United States District Court, M.D. Pennsylvania
CHRISTOPHER C. CONNER, Chief District Judge.
Frederick Banks, a federal inmate, has filed the instant petition for a writ of mandamus (Doc. 1) pursuant to 28 U.S.C. § 1361, seeking an order from this Court compelling the United States Court of Appeals for the Third Circuit to "adhere to their statutory mandate and expedite the decisions" in Court of Appeals cases 13-4594 and 14-1078. Banks alleges that "the Judges on the Court violated their duty owed by delaying disposition of [his] cases..." (Doc. 1, at 1.) He seeks to proceed in forma pauperis. (Docs. 2, 6). The motions to proceed in forma pauperis will be granted and the petition will be dismissed pursuant to the Court's inherent power to control its own dockets. See, Chambers v. NASCO, Inc. , 501 U.S. 32, 46-47 (1991) (finding that court's inherent power is not displaced by statutes); see also, U.S. v. Hudson , 7 Cranch (11 U.S.) 32, 34, 3 L.Ed. 259 (1812) (recognizing that courts are vested with certain inherent powers that are not conferred either by Article III or by statute, but rather are necessary to all other functions of courts).
Pursuant to 28 U.S.C. § 1361, "[t]he district courts shall have original jurisdiction of any action in the nature of mandamus to compel an officer or employee of the United States or any agency thereof to perform a duty owed to the plaintiff." However, a federal court has jurisdiction to issue a writ of mandamus only "in aid of" its jurisdiction. 28 U.S.C. § 1651(a). Mandamus is "an established remedy to oblige inferior courts and magistrates to do that justice which they are in duty, and by virtue of their office, bound to do." Virginia v. Reyes , 100 U.S. 313, 323 (1879) (emphasis added). "The peremptory writ of mandamus has traditionally been used in the federal courts only to confine an inferior court to a lawful exercise of its prescribed jurisdiction or to compel it to exercise its authority when it is its duty to do so.' Roche v. Evaporated Milk Assn. , 319 U.S. 21, 26, 63 S.Ct. 938, 941 (1943). While the courts have never confined themselves to an arbitrary and technical definition of jurisdiction, ' it is clear that only exceptional circumstances amounting to a judicial usurpation of power' will justify the invocation of this extraordinary remedy. De Beers Consol. Mines, Ltd. v. United States , 325 U.S. 212, 217, 65 S.Ct. 1130, 1132, 89 L.Ed. 1566 (1945)." Will v. U.S. 389 U.S. 90 , 95 (1967). Because this Court is without jurisdiction to issue a writ compelling the United States Court of Appeals to act, the petition will be dismissed.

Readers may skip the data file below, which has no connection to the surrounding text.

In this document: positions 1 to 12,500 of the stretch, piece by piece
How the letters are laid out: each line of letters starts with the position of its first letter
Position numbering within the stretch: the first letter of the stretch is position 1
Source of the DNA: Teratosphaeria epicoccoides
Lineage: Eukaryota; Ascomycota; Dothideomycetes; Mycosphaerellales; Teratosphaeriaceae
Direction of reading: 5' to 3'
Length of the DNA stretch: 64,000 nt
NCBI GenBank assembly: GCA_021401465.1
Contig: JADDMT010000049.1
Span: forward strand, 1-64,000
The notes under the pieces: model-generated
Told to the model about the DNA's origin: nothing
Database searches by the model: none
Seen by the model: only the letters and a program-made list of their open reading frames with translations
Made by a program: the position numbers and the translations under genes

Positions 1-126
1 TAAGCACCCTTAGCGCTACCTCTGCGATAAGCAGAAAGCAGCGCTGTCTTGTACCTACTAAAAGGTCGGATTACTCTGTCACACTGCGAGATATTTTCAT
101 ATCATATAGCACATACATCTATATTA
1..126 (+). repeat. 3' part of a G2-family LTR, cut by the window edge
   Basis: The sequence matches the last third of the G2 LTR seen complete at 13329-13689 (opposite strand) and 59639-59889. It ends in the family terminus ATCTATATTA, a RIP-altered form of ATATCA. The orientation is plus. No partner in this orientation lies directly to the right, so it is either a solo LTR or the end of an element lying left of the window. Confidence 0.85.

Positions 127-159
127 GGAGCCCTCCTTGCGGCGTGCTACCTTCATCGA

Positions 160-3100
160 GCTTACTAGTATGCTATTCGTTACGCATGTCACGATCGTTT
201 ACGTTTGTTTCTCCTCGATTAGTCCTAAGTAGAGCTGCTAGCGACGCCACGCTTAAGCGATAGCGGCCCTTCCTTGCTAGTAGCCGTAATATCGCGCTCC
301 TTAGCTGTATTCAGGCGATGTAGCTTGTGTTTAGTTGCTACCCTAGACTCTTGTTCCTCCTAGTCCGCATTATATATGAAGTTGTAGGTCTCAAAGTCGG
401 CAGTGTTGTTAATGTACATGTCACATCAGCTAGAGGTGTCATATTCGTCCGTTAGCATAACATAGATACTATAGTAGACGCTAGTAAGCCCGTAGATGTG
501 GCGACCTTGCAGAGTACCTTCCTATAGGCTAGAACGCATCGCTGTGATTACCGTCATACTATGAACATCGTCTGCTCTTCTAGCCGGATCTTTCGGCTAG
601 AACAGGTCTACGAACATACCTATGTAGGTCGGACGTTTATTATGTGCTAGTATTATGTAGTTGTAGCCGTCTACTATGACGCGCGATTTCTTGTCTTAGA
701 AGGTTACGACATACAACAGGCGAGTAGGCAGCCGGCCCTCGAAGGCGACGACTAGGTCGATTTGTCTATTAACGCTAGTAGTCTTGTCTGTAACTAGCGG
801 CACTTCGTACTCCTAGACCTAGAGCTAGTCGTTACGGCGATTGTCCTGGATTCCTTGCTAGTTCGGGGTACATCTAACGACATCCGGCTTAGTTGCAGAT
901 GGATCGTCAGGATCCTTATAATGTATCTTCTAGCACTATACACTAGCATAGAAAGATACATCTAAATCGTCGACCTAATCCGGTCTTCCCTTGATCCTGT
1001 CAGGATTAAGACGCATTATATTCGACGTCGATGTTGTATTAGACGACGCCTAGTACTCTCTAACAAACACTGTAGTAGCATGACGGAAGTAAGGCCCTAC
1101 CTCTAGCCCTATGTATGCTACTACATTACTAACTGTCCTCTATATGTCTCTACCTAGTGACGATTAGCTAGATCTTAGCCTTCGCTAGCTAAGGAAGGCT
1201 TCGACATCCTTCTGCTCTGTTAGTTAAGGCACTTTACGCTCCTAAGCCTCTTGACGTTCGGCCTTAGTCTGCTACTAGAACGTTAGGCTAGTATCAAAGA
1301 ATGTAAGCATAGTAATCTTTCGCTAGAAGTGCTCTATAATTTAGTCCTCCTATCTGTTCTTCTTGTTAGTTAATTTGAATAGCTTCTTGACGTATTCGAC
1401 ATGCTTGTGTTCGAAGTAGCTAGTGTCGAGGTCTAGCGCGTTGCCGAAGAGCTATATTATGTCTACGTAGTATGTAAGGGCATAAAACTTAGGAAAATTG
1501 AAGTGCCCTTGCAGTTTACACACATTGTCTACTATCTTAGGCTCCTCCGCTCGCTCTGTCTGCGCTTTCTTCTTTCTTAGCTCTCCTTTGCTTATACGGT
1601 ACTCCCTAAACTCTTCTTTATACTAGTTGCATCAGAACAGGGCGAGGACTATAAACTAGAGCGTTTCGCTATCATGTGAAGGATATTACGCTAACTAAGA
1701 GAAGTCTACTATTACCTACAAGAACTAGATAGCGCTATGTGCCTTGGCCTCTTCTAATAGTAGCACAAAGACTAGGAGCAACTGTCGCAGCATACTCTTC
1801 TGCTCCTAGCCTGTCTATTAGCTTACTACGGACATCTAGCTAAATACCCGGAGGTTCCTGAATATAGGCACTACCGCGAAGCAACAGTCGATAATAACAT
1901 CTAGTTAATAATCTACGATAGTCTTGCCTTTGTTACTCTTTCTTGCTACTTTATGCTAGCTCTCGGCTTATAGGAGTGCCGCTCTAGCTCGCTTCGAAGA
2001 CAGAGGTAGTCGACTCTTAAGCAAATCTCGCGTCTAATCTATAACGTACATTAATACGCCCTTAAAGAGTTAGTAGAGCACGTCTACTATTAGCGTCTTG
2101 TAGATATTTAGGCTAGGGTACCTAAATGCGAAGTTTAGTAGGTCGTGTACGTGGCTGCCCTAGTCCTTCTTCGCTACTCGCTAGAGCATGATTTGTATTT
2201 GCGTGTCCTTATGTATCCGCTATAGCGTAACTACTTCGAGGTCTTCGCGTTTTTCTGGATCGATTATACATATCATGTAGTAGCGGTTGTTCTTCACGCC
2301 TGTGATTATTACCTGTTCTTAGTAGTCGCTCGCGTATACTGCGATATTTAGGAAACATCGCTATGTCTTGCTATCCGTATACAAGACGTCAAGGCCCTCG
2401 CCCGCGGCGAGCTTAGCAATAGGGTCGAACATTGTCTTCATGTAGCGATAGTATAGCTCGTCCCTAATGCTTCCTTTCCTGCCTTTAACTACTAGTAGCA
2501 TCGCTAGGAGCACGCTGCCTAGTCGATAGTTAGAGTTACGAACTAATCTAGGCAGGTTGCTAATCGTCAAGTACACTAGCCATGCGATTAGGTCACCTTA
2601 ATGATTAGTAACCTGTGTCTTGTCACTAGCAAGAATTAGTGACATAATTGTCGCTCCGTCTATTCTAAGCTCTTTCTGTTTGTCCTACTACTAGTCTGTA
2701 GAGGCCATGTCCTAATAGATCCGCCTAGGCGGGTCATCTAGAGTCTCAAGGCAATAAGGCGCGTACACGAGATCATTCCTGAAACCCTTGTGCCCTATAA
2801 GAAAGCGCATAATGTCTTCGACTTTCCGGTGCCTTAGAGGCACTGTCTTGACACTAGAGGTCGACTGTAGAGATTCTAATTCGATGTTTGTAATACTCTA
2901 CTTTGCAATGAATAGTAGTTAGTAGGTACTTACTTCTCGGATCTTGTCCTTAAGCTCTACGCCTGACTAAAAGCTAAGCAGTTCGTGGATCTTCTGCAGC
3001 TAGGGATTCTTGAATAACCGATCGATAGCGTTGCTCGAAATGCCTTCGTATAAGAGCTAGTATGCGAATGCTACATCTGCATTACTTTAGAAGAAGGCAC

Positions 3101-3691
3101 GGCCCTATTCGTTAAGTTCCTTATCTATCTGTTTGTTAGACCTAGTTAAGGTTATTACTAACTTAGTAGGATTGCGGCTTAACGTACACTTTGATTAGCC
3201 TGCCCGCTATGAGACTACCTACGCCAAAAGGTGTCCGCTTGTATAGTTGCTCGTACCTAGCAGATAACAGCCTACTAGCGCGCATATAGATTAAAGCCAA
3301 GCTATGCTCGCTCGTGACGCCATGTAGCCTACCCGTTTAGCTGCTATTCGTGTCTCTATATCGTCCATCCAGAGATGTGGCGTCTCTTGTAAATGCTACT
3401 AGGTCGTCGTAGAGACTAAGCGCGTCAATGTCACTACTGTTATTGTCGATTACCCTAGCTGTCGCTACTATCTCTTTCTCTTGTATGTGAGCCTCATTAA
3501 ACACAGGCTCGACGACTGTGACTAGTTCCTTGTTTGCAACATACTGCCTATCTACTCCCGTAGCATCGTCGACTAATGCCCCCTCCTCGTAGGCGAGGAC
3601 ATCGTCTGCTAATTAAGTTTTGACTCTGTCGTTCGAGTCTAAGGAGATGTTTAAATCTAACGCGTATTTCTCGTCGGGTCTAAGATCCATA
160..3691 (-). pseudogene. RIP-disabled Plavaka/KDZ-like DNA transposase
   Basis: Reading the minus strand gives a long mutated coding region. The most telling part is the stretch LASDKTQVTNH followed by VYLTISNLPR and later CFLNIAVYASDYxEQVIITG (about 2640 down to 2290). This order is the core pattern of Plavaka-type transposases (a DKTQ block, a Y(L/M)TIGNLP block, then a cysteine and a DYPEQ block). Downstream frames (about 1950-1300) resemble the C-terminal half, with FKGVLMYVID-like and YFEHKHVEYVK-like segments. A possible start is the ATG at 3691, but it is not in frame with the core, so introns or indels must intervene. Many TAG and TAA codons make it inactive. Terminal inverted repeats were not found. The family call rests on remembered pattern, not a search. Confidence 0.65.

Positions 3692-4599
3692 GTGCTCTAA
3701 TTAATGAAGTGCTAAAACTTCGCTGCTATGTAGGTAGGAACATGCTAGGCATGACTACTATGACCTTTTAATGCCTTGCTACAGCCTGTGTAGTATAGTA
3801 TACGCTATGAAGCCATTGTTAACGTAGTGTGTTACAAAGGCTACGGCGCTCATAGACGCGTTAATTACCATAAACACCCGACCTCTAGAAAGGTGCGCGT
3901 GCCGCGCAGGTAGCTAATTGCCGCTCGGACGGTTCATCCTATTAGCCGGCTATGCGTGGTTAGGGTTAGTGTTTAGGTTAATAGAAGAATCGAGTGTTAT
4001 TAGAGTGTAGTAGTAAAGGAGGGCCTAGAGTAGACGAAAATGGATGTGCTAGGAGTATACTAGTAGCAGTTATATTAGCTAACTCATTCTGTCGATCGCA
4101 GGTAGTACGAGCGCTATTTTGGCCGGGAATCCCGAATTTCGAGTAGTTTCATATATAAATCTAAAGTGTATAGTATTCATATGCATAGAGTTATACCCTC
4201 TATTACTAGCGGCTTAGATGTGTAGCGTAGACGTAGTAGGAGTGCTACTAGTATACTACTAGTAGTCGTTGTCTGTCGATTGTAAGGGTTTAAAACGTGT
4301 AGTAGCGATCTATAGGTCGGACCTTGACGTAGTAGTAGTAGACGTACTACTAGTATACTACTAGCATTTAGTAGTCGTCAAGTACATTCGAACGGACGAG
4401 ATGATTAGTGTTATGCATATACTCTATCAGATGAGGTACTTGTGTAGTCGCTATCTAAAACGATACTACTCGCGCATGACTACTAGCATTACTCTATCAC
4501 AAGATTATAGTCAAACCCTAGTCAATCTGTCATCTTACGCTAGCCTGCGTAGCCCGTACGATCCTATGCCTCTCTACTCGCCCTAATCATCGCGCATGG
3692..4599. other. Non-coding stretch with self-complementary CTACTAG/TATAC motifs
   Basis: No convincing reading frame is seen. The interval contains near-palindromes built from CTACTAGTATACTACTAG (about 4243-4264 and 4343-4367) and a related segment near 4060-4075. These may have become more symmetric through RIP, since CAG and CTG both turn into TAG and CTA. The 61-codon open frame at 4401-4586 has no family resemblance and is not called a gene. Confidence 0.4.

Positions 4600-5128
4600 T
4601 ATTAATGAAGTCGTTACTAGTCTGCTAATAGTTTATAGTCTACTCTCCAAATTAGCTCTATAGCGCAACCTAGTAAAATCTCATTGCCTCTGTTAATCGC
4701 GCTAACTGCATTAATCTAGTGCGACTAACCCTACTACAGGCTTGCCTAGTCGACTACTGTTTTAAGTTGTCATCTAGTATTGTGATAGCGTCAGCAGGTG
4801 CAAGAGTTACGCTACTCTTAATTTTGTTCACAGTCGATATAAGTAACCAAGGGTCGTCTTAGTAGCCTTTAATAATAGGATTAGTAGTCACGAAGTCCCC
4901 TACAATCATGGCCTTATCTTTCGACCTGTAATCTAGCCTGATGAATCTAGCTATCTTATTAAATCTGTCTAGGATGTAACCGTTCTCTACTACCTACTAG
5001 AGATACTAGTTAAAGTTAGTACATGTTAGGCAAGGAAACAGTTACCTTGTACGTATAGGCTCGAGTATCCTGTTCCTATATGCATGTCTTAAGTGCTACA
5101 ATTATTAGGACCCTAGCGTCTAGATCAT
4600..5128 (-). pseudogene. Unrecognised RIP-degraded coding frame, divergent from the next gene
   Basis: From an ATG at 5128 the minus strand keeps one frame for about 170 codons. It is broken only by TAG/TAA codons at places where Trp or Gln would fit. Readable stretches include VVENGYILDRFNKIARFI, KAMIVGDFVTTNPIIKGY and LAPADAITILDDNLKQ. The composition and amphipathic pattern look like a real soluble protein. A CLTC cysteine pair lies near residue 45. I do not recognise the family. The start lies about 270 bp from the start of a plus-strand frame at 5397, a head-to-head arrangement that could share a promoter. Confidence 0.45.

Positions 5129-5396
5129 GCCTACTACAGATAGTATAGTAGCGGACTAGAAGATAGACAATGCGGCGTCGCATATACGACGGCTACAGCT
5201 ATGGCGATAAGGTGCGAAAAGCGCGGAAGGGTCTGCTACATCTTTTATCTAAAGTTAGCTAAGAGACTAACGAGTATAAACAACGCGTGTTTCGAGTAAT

Even if this court had jurisdiction, Banks would not be entitled to relief. Mandamus is a drastic measure "to be invoked only in extraordinary situations." Stehney v. Perry , 101 F.3d 925, 935 (3d Cir. 1996) (quoting Allied Chemical Corp. v. Daiflon, Inc. , 449 U.S. 33, 35, (1980)). "Before a writ of mandamus may issue, a party must establish that (1) no other adequate means exist to attain the relief he desires, (2) the party's right to issuance of the writ is clear and indisputable, and (3) the writ is appropriate under the circumstances." Hollingsworth v. Perry, 558 U.S. 705, 710 (2010) ( per curiam ) (quotation marks and punctuation omitted). Banks cannot establish a clear and indisputable right to the issuance of a writ. Nor can he demonstrate that the writ is appropriate under the circumstances. The docket in Court of Appeals case 14-1078, indicates it was filed as an original proceeding in the form of a petition for a writ of mandamus. The petition was denied on March 20, 2014, and the case was closed. The docket in Court of Appeals case 13-4594, reveals that it ...